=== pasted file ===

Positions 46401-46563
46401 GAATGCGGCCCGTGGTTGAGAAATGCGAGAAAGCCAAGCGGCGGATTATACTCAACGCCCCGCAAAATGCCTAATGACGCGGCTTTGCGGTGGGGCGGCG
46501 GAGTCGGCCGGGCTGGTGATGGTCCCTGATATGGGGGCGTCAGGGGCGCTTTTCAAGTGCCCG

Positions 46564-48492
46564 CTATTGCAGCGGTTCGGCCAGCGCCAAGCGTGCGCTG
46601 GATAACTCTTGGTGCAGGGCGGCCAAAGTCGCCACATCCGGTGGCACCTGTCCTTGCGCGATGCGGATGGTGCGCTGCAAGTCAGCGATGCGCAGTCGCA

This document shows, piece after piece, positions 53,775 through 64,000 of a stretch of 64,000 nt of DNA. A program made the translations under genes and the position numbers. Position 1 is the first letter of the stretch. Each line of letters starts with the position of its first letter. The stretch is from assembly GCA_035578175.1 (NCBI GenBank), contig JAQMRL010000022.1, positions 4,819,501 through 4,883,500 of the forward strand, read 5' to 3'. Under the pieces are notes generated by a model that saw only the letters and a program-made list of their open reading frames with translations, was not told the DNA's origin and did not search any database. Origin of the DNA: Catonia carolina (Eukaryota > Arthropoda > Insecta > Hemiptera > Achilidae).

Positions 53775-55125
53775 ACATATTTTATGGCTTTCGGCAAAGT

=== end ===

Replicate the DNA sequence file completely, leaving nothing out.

Positions 46401-46563
46401 GAATGCGGCCCGTGGTTGAGAAATGCGAGAAAGCCAAGCGGCGGATTATACTCAACGCCCCGCAAAATGCCTAATGACGCGGCTTTGCGGTGGGGCGGCG
46501 GAGTCGGCCGGGCTGGTGATGGTCCCTGATATGGGGGCGTCAGGGGCGCTTTTCAAGTGCCCG

Positions 46564-48492
46564 CTATTGCAGCGGTTCGGCCAGCGCCAAGCGTGCGCTG
46601 GATAACTCTTGGTGCAGGGCGGCCAAAGTCGCCACATCCGGTGGCACCTGTCCTTGCGCGATGCGGATGGTGCGCTGCAAGTCAGCGATGCGCAGTCGCA

This document shows, piece after piece, positions 53,775 through 64,000 of a stretch of 64,000 nt of DNA. A program made the translations under genes and the position numbers. Position 1 is the first letter of the stretch. Each line of letters starts with the position of its first letter. The stretch is from assembly GCA_035578175.1 (NCBI GenBank), contig JAQMRL010000022.1, positions 4,819,501 through 4,883,500 of the forward strand, read 5' to 3'. Under the pieces are notes generated by a model that saw only the letters and a program-made list of their open reading frames with translations, was not told the DNA's origin and did not search any database. Origin of the DNA: Catonia carolina (Eukaryota > Arthropoda > Insecta > Hemiptera > Achilidae).

Positions 53775-55125
53775 ACATATTTTATGGCTTTCGGCAAAGT